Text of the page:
3-4 players play long tones, changing at will.
Variation 1: Pick a key to limit the choices of notes (e.g. C major scale).
Variation 2: Pick keys independently.
Variation 3: Leave the choice of notes completely free.
Variation 4: Make the notes as short as possible and widely separated.
Variation 5: Alternate widely spaced short notes with continuous long tones.
Variation 6: Instead of any note in a scale, restrict note choice to chord tones only (1 3 5), but make choice of key open.
Variation 7: If your instrument is capable of it, change timbre either with every note or now and then.
Variation 8: Instead of smooth voice leading, try wide displacement of consecutive notes.
Variation 9: Add some kind of percussion to the long tones, creating a steady pulse accompaniment.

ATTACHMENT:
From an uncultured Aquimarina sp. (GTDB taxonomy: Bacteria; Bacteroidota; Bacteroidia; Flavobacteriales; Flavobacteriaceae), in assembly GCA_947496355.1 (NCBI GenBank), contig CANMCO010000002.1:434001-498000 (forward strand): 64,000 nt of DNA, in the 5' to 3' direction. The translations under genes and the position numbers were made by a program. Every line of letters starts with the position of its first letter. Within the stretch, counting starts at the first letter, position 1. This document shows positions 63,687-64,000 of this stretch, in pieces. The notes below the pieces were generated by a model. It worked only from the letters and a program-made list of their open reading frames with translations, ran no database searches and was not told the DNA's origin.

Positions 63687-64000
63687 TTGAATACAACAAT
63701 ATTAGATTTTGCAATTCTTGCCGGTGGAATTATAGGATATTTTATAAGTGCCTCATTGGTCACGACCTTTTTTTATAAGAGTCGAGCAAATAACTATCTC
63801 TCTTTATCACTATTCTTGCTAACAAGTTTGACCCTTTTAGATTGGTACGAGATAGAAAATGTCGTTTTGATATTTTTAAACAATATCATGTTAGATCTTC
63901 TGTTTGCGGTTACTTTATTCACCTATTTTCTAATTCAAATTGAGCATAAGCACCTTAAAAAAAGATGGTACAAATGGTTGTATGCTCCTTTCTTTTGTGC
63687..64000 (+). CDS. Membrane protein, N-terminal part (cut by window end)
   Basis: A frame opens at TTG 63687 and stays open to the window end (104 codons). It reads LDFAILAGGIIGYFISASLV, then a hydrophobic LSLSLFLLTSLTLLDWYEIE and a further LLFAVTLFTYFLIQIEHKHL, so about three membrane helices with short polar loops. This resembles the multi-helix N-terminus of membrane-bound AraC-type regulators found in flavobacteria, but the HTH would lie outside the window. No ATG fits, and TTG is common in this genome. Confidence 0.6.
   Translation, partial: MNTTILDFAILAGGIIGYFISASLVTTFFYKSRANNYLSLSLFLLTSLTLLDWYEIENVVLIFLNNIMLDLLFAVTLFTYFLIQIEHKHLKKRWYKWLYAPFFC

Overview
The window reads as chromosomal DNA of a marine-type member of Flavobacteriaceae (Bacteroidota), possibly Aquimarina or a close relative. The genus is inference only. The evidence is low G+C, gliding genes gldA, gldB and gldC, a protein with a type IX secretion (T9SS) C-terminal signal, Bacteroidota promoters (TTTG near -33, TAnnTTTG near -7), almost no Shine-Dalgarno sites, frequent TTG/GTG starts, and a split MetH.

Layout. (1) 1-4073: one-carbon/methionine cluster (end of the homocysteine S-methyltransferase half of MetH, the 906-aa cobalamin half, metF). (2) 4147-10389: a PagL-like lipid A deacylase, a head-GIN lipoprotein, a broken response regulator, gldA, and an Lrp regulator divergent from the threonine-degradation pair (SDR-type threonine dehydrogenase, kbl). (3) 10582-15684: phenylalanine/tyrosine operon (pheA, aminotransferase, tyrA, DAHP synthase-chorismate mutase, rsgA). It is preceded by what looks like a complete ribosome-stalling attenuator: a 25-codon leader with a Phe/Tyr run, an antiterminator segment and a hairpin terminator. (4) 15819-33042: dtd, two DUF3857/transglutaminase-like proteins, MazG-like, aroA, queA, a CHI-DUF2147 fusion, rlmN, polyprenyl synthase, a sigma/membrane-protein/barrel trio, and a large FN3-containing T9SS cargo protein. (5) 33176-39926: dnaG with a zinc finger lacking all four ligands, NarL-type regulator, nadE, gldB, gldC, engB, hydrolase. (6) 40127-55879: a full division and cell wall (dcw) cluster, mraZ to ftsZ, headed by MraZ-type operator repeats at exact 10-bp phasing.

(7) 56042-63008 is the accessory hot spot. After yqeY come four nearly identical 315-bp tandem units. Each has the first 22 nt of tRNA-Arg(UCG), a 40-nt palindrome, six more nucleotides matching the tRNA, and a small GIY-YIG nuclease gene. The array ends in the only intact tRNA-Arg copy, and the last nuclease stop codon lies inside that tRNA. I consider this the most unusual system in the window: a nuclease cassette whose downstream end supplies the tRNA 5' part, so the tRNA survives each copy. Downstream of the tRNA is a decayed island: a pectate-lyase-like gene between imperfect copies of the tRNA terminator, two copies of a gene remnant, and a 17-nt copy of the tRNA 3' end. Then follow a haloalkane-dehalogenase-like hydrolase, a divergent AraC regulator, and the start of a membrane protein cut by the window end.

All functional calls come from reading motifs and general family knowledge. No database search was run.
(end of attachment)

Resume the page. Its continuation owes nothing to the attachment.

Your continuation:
Variation 10: Pick one other player to listen to. When they go up, your next note goes down. Or vice-versa. Change player choice now and then.
Variation 11: Add dynamic phrasing to a series of your long tones: crescendo, decrescendo, or hairpin.
Variation 12: Pick one other player to listen to. Play the same dynamics as they do. Or: play the opposite. Change player choice now and then. One more idea: combine this with Variation 10 (note direction) and either do the same with both (i.e. play the same direction and same dynamics) or the opposite (same direction and opposite dynamics or vice-versa).
This game will sound better if players are occasionally silent (in fact, silence improves almost any group game. The more players, the more each should be silent.